My frenemy came to visit me at my apartment that afternoon. We’d met when I started as an adjunct at the university where he was a lecturer. The University of North Carolina at Charlotte is huge, at least to my reckoning, with over twenty thousand undergraduates. It is a monster of education, a bloated blob of learning. The English department had to staff all the English 101 and 102s for all the first years, though their class numbers were actually ENG 1101 & 1102s—that’s how big they were. I started as an adjunct but was offered a lectureship there and Queens at the same time. Ultimately, I chose Queens, and it has made all the difference. But for a while I taught at both—six to eight classes in total.

Before I left, I had gotten to know my frenemy around the office. We’d see each other at the coffee shop or at the bookstore or at the arts district. And then, somehow, we just hung out.

He was the worst kind of handsome man, the kind that hadn’t realized it until recently. Free of a long-term relationship, he was terrorizing women like a condo-bound lab unleashed in a dog park. Before this breakup, we used to watch Blind Date in his apartment, a reality show where snarky potshots were taken at couples on blind dates. Now I was watching Singing in the Rain on hydrocodone alone.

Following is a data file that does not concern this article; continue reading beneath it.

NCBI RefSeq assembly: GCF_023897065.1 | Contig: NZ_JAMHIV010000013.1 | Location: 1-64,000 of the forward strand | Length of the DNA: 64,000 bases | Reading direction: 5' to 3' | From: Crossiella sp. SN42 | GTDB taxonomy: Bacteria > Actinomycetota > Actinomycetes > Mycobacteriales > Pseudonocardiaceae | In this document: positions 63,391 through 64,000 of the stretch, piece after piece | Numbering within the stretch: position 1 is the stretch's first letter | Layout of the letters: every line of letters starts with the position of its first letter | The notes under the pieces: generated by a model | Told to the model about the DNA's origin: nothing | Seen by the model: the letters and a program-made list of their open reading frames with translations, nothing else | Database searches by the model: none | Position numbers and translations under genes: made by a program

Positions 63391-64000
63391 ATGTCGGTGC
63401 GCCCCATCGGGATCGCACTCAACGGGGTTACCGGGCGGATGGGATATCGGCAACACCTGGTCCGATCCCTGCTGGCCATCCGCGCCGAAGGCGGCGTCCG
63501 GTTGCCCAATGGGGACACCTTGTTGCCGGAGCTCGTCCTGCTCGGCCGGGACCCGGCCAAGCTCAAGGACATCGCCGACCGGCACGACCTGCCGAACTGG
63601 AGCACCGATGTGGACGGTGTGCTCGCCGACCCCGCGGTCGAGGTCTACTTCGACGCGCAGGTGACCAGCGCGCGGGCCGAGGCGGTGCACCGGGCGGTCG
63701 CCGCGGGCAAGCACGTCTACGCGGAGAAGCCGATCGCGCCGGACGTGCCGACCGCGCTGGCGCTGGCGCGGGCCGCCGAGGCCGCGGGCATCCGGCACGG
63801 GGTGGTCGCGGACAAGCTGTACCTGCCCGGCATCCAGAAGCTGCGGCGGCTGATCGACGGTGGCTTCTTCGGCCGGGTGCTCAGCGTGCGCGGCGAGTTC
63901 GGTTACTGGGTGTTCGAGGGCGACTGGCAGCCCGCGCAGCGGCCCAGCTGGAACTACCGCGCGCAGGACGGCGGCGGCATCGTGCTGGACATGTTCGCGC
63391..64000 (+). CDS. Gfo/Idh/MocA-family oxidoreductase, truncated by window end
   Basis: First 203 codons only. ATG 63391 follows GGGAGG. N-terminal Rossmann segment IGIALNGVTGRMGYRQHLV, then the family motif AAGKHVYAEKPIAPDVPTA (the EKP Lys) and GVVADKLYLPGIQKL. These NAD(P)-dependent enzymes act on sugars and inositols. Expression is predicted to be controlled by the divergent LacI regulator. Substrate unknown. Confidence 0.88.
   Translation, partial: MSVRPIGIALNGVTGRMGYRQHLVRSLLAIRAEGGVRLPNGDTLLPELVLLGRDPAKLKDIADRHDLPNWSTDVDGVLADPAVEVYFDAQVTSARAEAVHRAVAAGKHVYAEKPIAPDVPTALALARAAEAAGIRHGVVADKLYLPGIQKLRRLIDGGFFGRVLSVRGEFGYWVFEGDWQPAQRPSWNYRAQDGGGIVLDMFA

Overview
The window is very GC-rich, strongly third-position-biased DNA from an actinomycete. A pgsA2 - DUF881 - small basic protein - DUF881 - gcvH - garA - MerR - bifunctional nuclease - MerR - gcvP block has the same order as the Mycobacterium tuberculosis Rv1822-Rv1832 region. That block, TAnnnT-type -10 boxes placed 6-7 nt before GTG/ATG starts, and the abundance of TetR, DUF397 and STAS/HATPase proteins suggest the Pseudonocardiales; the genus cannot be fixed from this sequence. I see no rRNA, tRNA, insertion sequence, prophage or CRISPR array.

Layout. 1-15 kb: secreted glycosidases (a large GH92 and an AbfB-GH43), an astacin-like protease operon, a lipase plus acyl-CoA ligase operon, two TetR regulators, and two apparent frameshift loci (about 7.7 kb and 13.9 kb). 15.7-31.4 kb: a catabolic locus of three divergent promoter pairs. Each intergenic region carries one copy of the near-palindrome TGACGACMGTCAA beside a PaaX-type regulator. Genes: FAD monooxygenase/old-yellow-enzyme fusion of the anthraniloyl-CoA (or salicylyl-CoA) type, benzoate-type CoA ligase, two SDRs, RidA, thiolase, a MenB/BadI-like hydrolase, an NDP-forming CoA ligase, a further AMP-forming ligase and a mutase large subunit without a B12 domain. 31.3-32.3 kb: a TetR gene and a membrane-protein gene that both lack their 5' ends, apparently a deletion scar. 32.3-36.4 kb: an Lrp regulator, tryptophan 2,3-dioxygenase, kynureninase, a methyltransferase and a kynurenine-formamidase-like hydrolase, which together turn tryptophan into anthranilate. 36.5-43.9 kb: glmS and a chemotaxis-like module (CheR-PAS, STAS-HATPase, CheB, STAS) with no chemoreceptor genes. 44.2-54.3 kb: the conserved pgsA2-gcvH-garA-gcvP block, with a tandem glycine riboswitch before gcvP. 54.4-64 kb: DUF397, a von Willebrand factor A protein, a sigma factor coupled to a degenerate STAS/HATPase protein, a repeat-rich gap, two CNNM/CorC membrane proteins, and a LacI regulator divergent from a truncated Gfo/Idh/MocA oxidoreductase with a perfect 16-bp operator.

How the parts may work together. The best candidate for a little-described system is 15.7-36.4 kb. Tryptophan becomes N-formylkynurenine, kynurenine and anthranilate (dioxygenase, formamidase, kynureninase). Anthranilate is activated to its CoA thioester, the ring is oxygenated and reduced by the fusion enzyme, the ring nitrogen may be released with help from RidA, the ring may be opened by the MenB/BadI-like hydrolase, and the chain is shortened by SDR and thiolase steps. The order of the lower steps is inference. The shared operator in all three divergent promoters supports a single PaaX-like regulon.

“It doesn’t look so bad,” he said. He said it with part disappointment and part aggravation, as if I’d misled him about my disfigurement.

“You didn’t have to come over.”

“I wanted to bring you some bread. It’s banana.”

The only kind of bread I hate is banana bread.

“And it was on my way to the shelter.” He taught creative writing to the homeless. He used orange juice on his cereal like milk because he was vegan. He was unbearable.

“Thanks for coming,” I said.

“I know you’d do the same for me.”